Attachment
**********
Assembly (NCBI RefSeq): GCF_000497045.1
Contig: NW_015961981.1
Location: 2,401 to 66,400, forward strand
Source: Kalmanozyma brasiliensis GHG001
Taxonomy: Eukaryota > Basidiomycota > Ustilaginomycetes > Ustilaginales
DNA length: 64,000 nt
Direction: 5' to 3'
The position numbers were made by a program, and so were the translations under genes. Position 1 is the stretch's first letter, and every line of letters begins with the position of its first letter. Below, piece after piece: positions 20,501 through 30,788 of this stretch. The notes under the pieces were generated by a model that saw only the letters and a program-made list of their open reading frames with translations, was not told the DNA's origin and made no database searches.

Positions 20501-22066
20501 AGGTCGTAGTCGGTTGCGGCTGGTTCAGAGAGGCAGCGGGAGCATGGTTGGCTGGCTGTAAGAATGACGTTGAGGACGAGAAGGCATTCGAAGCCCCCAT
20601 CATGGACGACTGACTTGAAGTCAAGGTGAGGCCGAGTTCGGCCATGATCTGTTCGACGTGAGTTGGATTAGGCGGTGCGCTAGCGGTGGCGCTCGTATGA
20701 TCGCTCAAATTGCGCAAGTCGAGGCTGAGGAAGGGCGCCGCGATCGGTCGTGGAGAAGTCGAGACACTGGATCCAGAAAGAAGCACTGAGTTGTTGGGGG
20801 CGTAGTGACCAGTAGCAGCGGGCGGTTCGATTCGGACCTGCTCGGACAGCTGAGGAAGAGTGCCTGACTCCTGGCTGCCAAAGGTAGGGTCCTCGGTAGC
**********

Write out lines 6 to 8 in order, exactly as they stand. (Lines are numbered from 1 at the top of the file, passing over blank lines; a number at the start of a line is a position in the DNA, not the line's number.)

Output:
DNA length: 64,000 nt
Direction: 5' to 3'
The position numbers were made by a program, and so were the translations under genes. Position 1 is the stretch's first letter, and every line of letters begins with the position of its first letter. Below, piece after piece: positions 20,501 through 30,788 of this stretch. The notes under the pieces were generated by a model that saw only the letters and a program-made list of their open reading frames with translations, was not told the DNA's origin and made no database searches.